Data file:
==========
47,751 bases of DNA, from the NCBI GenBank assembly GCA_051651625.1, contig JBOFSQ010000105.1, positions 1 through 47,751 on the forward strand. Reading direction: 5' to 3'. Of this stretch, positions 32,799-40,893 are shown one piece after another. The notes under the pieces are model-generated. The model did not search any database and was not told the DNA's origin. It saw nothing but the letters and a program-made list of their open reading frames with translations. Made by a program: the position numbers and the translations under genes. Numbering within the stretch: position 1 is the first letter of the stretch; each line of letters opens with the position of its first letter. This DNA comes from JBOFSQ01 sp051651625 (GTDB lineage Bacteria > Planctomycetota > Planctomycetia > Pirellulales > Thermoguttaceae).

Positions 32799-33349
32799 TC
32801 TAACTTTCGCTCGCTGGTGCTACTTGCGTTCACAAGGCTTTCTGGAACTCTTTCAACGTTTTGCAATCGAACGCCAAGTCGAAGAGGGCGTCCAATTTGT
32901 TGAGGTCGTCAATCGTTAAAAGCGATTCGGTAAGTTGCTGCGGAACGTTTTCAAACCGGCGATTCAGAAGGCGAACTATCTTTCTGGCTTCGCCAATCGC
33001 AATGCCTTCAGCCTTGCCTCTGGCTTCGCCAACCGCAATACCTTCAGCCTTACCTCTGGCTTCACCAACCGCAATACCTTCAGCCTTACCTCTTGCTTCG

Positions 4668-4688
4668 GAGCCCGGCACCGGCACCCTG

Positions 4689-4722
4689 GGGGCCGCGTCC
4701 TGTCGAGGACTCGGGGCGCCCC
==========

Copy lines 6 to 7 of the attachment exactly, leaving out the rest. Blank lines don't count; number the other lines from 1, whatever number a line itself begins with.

33001 AATGCCTTCAGCCTTGCCTCTGGCTTCGCCAACCGCAATACCTTCAGCCTTACCTCTGGCTTCACCAACCGCAATACCTTCAGCCTTACCTCTTGCTTCG

Positions 4668-4688